Yung $lick
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Yung $lick

Manassas, Virginia, United States | Established. Jan 01, 2010 | SELF

Manassas, Virginia, United States | SELF
Established on Jan, 2010
Band Hip Hop R&B


This band has not uploaded any videos
This band has not uploaded any videos





Before I get into this review, let me put out a disclaimer for anyone who asks me to do one in the future: I am one person with one opinion. If I say anything you don’t like, deal. I am not a yes man. I am just a writer with an opinion. If you want a biased report, don’t come to me. Back to the regularly scheduled program…
Ok, this review should’ve been done about a week ago *cues Bobby Shmurda dance.* Sorry for the outburst of ignorance, but I had to do it. Anyway…
On Dec. 17, Manassas, Virginia rapper Yung Slick came out with his “1986” mixtape, hosted by DJ Flatline. Considering the mixtape cover, I was expecting to feel the vibe of an era I wasn’t born in (1988 baby, yo.)

Now, the intro sets you up to the year and you’ll feel vibes of the 80s throughout the project. To me, it felt more like a Part 2 of Slick’s “I Love The Grind” mixtape he dropped in 2012 — similar elements of the struggle, vices and good times, but more refined. The biggest differences between the two tapes though? I felt like there weren’t as many tracks on 1986 I could just replay time and time again in comparison. Plus, y’all know how I feel about the DJ screaming on tracks or throwing drops, but in this case it wasn’t too much of an annoyance. Still though…
That shouldn’t take away from your experience of 1986. Overall, it’s a very solid project — I wasn’t fast-forwarding on anything and when something nasty caught my ear, I played it again. My favorite songs were Lord ft. Jon Corleone, Living Like A Boss and the How To Grind Remix. The latter of the three songs hit hard, mainly because of the Petey Pablo “Raise Up” sample and with me being a North Carolinian, 1986 had my respect from the jump. Then, there’s even a chopped-and-screwed version, which just added to the allure. I know I said there aren’t as many tracks I personally had on repeat, but I couldn’t hate on one song and when M3lo put the Texas sound on it? Dopeness.
Bottom line, I would say take a listen to “1986.” This is the third review I’ve done on Yung Slick and to me, I feel like he’s found his lane with this one. I see progression with each project and if you’re looking for the balance of hip hop and rap, here you are. Here’s the link to the original project:
And the chopped and screwed version:
That’s all for now. Until next time… - Junious Smith III

"2-6 Outcast Review of Marley and Marvin"

Before I get into this review, let me put out a disclaimer for anyone who asks me to do one in the future: I am one person with one opinion. If I say anything you don’t like, deal. I am not a yes man. I am just a writer with an opinion. If you want a biased report, don’t come to me. Back to the regularly scheduled program…
I know it’s been a while since I’ve done a review. Well, I haven’t had people send reviews. Artists haven’t approached me with mixtapes and as a result, I got stagnant with the entries. I can only do so much as a blogger, so hopefully there will be more of an infusion of reviews in the near future…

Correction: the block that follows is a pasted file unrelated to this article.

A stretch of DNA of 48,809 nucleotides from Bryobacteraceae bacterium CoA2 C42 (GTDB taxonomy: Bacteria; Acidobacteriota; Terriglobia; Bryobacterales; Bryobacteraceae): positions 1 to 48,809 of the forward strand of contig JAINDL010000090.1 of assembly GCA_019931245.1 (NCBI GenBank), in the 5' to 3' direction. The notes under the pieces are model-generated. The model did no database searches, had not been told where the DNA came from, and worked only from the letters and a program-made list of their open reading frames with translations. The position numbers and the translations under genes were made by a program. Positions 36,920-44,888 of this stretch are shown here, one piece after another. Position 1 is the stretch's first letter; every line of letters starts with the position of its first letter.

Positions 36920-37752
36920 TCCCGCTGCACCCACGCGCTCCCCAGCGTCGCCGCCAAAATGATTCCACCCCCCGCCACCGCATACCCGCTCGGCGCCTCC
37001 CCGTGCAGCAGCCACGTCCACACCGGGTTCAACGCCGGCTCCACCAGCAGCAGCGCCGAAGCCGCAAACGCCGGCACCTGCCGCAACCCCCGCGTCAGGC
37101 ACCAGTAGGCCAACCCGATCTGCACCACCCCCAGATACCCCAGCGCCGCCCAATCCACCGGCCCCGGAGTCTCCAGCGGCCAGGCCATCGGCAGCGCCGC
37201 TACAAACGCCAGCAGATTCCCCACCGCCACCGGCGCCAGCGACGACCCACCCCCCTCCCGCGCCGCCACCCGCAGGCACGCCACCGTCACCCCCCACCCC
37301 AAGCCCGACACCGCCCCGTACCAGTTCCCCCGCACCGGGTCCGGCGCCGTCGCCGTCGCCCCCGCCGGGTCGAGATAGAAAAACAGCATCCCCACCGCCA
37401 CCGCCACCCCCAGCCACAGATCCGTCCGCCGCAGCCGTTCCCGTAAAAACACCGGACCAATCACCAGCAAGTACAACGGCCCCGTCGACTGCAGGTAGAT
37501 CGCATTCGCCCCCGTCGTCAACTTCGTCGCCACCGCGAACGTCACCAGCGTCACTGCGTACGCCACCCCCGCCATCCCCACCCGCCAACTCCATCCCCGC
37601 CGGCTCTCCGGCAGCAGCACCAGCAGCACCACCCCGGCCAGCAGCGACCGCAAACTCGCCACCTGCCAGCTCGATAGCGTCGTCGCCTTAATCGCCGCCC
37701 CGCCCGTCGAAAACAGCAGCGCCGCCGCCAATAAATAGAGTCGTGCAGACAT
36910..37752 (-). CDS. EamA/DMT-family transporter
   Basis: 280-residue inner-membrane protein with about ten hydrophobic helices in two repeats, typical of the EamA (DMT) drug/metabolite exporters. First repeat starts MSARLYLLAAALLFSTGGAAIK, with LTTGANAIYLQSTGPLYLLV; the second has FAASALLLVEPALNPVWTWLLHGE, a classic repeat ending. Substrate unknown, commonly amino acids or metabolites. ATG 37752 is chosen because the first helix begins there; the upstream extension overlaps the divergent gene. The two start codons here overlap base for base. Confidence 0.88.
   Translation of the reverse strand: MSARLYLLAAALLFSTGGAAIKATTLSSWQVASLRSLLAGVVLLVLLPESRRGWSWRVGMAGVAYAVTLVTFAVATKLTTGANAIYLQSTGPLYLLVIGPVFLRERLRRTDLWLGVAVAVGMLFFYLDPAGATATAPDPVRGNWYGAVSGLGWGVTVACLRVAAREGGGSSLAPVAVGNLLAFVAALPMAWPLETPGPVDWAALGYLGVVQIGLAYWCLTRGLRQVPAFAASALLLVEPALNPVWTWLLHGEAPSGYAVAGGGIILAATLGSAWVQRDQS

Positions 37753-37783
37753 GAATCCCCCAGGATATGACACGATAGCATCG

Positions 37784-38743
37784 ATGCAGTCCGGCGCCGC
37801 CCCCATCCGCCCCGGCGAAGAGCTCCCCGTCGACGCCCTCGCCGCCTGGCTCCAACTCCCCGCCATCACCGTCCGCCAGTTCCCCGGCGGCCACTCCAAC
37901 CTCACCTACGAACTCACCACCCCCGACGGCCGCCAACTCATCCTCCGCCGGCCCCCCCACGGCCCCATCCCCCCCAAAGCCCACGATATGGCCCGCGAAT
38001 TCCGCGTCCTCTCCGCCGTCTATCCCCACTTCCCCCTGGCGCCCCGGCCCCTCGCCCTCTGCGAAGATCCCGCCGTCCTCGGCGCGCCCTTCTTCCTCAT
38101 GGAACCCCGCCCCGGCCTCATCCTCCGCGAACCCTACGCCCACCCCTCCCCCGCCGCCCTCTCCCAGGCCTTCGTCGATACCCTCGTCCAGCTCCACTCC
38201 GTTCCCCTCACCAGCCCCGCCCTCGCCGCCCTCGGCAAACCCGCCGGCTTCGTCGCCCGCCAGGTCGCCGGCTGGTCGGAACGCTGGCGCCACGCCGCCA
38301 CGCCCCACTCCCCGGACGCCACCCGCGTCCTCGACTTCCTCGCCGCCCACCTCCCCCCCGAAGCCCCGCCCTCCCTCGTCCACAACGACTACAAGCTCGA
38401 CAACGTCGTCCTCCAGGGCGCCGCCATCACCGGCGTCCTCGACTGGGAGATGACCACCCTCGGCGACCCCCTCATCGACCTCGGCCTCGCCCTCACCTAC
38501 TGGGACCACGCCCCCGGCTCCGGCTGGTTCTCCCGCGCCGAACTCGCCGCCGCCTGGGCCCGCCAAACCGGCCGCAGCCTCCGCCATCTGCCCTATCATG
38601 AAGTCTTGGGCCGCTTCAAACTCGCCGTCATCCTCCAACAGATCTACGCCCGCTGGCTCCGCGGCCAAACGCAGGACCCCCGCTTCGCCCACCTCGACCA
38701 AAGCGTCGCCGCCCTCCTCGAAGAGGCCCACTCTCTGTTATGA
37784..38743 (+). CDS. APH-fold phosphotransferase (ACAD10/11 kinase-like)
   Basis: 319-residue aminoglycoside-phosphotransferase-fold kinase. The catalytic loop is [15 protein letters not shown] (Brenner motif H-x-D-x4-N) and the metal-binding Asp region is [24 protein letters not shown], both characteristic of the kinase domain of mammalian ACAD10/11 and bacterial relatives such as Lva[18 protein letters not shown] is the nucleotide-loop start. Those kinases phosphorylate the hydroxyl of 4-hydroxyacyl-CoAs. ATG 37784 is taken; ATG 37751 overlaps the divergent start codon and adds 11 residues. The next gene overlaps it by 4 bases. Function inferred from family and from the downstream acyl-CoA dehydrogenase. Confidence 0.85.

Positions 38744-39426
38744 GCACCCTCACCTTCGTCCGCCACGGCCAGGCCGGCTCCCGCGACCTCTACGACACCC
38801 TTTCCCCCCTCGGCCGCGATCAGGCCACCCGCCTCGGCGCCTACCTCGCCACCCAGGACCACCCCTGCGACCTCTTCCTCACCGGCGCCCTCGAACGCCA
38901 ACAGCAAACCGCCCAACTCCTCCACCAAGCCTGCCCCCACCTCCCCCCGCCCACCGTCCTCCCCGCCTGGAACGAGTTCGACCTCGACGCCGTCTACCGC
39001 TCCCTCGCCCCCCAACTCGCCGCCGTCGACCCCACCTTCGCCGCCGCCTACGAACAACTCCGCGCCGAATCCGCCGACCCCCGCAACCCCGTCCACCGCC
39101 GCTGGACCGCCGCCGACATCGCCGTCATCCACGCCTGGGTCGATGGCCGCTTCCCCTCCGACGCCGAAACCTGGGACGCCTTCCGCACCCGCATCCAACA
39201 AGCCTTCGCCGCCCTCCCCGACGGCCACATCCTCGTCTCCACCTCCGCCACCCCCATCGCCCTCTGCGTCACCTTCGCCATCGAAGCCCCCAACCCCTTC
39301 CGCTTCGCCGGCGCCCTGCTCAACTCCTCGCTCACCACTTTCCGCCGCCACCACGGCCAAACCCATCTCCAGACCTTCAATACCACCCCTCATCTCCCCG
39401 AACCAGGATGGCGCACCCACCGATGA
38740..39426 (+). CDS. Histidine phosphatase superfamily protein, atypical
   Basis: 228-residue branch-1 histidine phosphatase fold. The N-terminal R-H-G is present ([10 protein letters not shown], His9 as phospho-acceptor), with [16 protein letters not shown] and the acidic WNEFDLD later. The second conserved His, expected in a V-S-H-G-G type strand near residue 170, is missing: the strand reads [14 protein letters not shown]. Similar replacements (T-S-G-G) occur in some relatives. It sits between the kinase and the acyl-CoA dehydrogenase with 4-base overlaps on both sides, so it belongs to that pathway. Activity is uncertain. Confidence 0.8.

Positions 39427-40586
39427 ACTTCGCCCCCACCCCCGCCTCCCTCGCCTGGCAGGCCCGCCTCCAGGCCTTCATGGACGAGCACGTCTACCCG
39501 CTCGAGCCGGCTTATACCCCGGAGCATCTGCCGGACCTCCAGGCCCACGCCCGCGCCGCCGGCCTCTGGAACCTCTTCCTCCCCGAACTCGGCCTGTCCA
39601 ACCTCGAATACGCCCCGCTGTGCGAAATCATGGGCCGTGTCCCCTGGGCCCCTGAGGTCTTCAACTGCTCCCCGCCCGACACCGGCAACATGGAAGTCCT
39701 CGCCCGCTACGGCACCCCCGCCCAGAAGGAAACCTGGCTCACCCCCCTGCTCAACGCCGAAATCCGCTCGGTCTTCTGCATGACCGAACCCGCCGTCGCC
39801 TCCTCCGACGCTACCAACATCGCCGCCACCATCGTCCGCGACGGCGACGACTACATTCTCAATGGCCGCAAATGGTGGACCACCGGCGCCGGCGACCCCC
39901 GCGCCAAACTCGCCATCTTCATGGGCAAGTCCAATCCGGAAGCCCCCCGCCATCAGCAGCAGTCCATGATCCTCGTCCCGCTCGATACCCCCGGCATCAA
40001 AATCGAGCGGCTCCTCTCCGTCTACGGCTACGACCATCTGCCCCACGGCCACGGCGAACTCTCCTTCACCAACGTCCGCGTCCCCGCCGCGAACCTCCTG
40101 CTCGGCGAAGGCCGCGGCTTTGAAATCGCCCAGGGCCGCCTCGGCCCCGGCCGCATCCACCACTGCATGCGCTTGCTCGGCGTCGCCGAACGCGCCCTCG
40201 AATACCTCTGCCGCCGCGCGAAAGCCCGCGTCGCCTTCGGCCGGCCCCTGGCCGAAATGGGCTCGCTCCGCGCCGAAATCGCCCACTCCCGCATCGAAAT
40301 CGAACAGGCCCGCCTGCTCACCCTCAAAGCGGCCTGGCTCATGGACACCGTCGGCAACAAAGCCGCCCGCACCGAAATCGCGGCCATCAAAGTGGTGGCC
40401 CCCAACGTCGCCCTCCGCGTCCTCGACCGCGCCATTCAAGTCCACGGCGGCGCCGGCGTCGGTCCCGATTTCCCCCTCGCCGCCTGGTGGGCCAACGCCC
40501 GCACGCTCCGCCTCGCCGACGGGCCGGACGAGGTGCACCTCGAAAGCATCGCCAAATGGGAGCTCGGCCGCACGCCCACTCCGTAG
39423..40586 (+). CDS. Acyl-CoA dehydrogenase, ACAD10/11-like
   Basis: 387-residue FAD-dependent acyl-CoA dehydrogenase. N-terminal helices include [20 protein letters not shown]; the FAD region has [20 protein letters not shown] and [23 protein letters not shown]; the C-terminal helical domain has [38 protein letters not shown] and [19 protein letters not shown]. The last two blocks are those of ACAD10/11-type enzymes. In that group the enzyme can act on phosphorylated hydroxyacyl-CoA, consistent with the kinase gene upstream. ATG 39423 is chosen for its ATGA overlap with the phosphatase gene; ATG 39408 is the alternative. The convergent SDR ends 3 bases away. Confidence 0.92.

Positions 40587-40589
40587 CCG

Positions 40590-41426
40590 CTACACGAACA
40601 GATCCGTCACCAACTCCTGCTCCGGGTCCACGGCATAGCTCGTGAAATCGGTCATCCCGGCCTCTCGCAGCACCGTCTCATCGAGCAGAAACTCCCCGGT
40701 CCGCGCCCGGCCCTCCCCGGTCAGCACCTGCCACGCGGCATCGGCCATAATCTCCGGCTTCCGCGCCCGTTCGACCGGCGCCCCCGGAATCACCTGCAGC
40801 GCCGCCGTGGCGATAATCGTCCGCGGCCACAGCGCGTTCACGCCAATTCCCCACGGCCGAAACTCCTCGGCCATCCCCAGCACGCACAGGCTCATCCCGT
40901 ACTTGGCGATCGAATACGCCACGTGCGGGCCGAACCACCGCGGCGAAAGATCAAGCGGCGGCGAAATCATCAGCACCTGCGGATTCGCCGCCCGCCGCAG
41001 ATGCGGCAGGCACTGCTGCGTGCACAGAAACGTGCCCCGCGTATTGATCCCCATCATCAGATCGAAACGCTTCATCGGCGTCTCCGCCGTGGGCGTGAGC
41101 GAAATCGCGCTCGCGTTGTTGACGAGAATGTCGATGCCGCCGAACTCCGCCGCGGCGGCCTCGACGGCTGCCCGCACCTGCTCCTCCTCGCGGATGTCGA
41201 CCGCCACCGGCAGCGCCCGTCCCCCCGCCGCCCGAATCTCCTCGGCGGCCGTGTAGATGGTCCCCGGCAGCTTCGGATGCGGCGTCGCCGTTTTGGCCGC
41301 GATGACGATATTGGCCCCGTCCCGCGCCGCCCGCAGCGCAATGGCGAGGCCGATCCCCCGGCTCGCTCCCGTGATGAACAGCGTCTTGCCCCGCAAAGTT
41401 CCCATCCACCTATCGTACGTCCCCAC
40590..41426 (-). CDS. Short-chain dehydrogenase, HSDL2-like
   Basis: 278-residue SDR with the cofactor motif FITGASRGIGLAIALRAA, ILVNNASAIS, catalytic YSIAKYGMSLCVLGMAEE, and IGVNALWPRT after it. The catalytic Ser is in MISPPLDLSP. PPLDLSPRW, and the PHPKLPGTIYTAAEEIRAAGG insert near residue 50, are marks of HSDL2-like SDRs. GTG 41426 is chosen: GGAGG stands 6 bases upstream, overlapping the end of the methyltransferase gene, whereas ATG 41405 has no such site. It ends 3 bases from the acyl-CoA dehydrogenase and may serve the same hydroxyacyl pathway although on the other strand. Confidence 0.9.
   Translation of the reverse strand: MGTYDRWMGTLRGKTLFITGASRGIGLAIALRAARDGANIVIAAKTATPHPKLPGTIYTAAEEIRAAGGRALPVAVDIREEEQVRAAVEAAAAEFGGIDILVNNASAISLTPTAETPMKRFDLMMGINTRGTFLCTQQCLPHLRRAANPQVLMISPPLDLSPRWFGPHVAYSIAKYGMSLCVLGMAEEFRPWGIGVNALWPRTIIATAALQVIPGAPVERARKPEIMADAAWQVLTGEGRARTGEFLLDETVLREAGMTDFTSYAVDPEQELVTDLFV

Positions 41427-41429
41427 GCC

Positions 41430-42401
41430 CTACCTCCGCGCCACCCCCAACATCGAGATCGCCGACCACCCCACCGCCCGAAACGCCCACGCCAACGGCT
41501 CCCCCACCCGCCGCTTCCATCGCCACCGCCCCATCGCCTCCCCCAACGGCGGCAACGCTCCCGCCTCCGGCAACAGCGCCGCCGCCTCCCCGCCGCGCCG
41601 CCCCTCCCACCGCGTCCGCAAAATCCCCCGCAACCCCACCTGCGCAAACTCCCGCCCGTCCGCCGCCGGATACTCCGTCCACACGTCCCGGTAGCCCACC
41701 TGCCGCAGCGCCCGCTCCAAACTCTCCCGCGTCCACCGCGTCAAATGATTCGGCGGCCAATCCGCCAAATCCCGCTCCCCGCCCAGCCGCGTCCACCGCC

So, I finally got an opportunity to review something: Virginia artists Yung $lick and Blak Mav came together to put together a 10-track mixtape entitled “Marley-n-Marvin,” which looked like an ode to late icons Bob Marley and Marvin Gaye.

While I’ve never heard a single track from Blak Mav, I did a review for Yung $lick’s “I Love The Grind” mixtape. From then to now, the progression is evident. This is a solid project that doesn’t just stick on one particular subject, which is always something I like with artists. What really got me was the beat selection, which would’ve kept my attention even if there were no vocals. Not to say the main artists and features didn’t come with it; there wasn’t one bad song to me lyrically. My three favorite songs on there were Brick Flair (ft. D. Croc), Light It Up (ft. Lioness and Moe Reese) and No Way (ft. Sixxcess).
Here’s my issue though: the mixtape didn’t really match the title. There were some good doses of the Marley people perceive from the surface. There were a couple dollops of Marvin in the mix. Still, the project name is misleading. By no means is it a bad project; I just think it would’ve worked with a better name, because I expected one thing and got another. Also, long, drawn-out DJ drops and drops in the middle of a verse are a pet peeve of mine. Finally, I had this project emailed to me. I tried to listen to “Light It Up” online? 13 seconds. Hopefully the whole thing will be posted soon…
Overall, Marley-n-Marvin is worth a listen. There’s a little bit of something for everyone, so if you’ve got some down time, go ahead and click this link:
Well, that’s all for me. Until next time… - Junious Smith III

"2-6 Outcast review of I Love the Grind"


Before I even get into this blog, I would like to point out the irony of me working on this at an hour where most people are soundly asleep. I have been in meetings and work the whole day, but seeing that grinding is something that I love to do…too much huh?